“As the cluster evolves, the notion of a platform-centric functional delivery of airborne early warning and battle management shifts to a wider notion of providing support to the distributed integrated combat force which flew off of the carrier and adjacent capabilities working with the air maritime deployed kill web.”
The second is the impact of MQ-25 on other assets being used in the SA and strike efforts generated from the sea base.
Recently, I had the chance to talk with CDR Jeremy “Shed” Clark, Senior Leader at the Naval Rotary Wing Weapons School (SEAWOLF) at NAWDC. The Seawolf School focuses on Romeo, Sierra, and Fire Scout training, with Romeo being the sensor rich ASW/SUW/EW and related tasked focus helo onboard the Navy’s large deck carriers.
And why would one mention the Stingray in relationship to the Rotary Wing Weapons School?
“We discussed the coming of the MQ-25. The Romeo community is already looking at how having sensors onboard the MQ-25 can expand the reach and range of what the Romeo’s onboard sensors can accomplish for the maritime distributed force.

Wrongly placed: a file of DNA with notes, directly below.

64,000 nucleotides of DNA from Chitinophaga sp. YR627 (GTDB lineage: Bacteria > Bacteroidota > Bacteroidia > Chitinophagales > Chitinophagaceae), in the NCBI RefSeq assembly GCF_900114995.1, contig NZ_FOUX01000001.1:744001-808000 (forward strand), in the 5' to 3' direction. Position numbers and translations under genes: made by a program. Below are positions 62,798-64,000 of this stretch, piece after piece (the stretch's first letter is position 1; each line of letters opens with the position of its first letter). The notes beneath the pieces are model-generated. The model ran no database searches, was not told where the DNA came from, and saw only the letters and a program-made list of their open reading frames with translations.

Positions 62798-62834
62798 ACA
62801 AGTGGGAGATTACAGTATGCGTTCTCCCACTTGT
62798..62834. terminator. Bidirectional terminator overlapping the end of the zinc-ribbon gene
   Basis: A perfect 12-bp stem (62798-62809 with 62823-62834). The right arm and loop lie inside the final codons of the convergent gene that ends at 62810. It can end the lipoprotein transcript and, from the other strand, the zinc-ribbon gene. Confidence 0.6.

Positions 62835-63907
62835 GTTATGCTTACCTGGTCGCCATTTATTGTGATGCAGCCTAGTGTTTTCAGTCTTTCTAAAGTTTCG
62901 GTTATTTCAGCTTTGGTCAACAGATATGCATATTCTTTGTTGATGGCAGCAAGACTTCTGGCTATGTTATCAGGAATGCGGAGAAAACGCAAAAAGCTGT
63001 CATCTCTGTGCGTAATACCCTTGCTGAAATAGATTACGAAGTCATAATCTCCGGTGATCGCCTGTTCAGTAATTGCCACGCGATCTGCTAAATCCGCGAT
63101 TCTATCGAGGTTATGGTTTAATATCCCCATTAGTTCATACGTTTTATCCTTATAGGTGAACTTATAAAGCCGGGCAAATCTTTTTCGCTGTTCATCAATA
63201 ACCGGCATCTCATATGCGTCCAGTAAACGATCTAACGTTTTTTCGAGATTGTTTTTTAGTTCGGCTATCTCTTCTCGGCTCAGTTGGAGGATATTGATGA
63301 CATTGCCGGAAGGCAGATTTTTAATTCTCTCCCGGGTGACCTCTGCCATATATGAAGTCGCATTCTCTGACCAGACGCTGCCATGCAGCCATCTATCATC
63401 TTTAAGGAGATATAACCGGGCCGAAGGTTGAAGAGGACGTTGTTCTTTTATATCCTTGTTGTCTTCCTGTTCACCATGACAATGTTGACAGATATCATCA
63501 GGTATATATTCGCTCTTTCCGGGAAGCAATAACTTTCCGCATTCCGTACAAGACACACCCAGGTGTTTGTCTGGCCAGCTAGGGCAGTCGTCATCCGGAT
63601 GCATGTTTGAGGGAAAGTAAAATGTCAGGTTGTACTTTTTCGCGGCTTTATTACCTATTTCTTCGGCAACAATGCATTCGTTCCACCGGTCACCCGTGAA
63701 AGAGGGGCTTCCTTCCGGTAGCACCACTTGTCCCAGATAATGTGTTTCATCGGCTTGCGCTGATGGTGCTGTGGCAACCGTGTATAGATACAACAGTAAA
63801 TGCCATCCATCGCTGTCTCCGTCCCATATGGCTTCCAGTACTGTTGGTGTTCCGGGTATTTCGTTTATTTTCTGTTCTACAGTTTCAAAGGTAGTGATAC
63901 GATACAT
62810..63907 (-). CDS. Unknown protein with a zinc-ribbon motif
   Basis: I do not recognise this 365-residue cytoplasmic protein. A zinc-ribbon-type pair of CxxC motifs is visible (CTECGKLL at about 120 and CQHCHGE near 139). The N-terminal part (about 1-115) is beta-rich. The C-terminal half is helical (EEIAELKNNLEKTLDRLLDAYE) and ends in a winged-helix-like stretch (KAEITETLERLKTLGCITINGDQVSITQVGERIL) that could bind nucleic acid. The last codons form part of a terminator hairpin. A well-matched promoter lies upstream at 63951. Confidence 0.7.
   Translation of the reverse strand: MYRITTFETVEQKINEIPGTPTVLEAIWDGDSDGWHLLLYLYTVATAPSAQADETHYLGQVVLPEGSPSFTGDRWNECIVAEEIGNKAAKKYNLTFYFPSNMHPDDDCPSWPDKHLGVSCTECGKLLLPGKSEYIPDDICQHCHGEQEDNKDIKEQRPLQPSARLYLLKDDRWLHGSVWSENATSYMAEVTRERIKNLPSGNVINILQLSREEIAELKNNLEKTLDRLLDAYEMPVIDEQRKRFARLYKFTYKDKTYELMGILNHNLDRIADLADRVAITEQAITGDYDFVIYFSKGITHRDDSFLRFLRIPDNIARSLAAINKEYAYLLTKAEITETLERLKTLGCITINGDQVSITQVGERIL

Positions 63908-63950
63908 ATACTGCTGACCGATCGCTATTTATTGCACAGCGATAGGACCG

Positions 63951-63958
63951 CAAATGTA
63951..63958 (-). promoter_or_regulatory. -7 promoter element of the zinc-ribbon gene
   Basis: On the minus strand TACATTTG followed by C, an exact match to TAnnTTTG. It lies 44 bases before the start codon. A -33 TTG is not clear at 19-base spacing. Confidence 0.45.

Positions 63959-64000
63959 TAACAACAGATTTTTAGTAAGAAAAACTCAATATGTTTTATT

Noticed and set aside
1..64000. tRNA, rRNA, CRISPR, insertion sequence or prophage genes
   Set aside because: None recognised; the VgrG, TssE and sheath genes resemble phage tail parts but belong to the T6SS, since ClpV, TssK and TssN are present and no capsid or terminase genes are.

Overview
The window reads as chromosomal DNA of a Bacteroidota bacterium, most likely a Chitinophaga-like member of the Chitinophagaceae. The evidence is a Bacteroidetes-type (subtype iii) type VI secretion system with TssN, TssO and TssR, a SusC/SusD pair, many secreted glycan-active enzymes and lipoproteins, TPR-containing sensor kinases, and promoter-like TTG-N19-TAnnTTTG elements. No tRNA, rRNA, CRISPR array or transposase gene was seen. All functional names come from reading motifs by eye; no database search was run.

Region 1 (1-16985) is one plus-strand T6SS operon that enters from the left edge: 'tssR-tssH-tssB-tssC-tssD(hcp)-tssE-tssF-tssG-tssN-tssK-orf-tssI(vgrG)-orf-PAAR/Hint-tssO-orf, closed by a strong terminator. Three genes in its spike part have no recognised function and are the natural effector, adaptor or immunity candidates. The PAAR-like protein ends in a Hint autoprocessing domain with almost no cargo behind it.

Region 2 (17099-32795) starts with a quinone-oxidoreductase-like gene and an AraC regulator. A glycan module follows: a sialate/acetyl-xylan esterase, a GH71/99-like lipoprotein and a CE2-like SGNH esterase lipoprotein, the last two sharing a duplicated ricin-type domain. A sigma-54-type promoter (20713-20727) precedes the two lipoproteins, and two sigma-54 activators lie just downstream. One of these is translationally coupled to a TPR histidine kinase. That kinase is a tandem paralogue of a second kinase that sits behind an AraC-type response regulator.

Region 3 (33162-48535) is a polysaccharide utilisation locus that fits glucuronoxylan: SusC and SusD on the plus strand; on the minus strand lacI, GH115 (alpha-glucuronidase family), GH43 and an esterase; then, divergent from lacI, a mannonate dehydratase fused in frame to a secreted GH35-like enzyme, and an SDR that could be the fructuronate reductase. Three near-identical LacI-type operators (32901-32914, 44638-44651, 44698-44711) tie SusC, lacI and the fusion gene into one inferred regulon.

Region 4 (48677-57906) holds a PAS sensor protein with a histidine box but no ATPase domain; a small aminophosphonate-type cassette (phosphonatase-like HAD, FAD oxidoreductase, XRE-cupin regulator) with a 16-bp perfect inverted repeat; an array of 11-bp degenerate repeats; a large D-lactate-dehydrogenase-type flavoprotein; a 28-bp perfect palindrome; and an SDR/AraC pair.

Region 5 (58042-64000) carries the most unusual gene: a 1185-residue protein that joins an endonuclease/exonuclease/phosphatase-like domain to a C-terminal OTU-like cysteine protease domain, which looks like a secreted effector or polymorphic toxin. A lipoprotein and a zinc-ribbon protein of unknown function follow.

“It is also the case that as sensor demands currently made on the Romeo can be shifted elsewhere.
“The Romeo can refocus its task priorities and enhance its contributions to broader mission sets such as ASW and to focus on contributing capabilities that other platforms within the strike group are not prioritized to perform.”
The third is the MISR school, or the Maritime ISR school.
Here NAWDC is training officers to provide for ISR knowledge guidance to the fleet and within fleet commands. They are not platform specific, so whatever contribution MQ-25 will make will flow into the MISR knowledge zone for management.